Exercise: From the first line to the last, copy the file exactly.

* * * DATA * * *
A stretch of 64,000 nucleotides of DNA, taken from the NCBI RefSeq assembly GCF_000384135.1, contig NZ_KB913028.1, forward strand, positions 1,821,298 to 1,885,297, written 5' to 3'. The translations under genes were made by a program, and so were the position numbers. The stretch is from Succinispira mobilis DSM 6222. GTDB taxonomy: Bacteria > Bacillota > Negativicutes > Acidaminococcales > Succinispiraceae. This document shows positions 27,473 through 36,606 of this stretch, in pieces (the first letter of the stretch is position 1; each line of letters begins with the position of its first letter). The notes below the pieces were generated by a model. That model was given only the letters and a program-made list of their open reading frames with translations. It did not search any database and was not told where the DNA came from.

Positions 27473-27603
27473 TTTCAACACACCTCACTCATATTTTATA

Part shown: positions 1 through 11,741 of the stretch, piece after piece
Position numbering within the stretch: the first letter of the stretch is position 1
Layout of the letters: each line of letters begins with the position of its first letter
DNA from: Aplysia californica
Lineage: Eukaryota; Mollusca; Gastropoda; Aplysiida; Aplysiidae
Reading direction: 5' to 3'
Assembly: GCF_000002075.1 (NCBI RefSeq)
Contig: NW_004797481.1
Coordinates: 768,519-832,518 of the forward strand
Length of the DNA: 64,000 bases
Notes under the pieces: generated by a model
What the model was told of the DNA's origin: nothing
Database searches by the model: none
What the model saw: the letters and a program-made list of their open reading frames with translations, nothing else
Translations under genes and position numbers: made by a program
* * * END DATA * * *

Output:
A stretch of 64,000 nucleotides of DNA, taken from the NCBI RefSeq assembly GCF_000384135.1, contig NZ_KB913028.1, forward strand, positions 1,821,298 to 1,885,297, written 5' to 3'. The translations under genes were made by a program, and so were the position numbers. The stretch is from Succinispira mobilis DSM 6222. GTDB taxonomy: Bacteria > Bacillota > Negativicutes > Acidaminococcales > Succinispiraceae. This document shows positions 27,473 through 36,606 of this stretch, in pieces (the first letter of the stretch is position 1; each line of letters begins with the position of its first letter). The notes below the pieces were generated by a model. That model was given only the letters and a program-made list of their open reading frames with translations. It did not search any database and was not told where the DNA came from.

Positions 27473-27603
27473 TTTCAACACACCTCACTCATATTTTATA

Part shown: positions 1 through 11,741 of the stretch, piece after piece
Position numbering within the stretch: the first letter of the stretch is position 1
Layout of the letters: each line of letters begins with the position of its first letter
DNA from: Aplysia californica
Lineage: Eukaryota; Mollusca; Gastropoda; Aplysiida; Aplysiidae
Reading direction: 5' to 3'
Assembly: GCF_000002075.1 (NCBI RefSeq)
Contig: NW_004797481.1
Coordinates: 768,519-832,518 of the forward strand
Length of the DNA: 64,000 bases
Notes under the pieces: generated by a model
What the model was told of the DNA's origin: nothing
Database searches by the model: none
What the model saw: the letters and a program-made list of their open reading frames with translations, nothing else
Translations under genes and position numbers: made by a program